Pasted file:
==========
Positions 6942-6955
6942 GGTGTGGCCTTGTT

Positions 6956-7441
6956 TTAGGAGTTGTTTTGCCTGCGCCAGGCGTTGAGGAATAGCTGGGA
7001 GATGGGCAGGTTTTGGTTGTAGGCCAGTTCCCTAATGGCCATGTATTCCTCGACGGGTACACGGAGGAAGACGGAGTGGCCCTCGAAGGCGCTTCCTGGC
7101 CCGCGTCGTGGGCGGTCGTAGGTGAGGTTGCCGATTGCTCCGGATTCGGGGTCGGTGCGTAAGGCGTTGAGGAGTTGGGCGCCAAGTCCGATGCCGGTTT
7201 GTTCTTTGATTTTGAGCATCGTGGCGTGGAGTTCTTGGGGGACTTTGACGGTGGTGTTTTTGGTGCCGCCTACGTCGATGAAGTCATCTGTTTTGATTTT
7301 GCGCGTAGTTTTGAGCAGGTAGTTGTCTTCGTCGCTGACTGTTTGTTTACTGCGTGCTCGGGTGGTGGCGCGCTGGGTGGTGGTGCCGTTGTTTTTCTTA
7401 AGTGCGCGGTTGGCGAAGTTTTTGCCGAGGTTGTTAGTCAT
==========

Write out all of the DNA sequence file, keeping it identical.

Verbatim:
Positions 6942-6955
6942 GGTGTGGCCTTGTT

Positions 6956-7441
6956 TTAGGAGTTGTTTTGCCTGCGCCAGGCGTTGAGGAATAGCTGGGA
7001 GATGGGCAGGTTTTGGTTGTAGGCCAGTTCCCTAATGGCCATGTATTCCTCGACGGGTACACGGAGGAAGACGGAGTGGCCCTCGAAGGCGCTTCCTGGC
7101 CCGCGTCGTGGGCGGTCGTAGGTGAGGTTGCCGATTGCTCCGGATTCGGGGTCGGTGCGTAAGGCGTTGAGGAGTTGGGCGCCAAGTCCGATGCCGGTTT
7201 GTTCTTTGATTTTGAGCATCGTGGCGTGGAGTTCTTGGGGGACTTTGACGGTGGTGTTTTTGGTGCCGCCTACGTCGATGAAGTCATCTGTTTTGATTTT
7301 GCGCGTAGTTTTGAGCAGGTAGTTGTCTTCGTCGCTGACTGTTTGTTTACTGCGTGCTCGGGTGGTGGCGCGCTGGGTGGTGGTGCCGTTGTTTTTCTTA
7401 AGTGCGCGGTTGGCGAAGTTTTTGCCGAGGTTGTTAGTCAT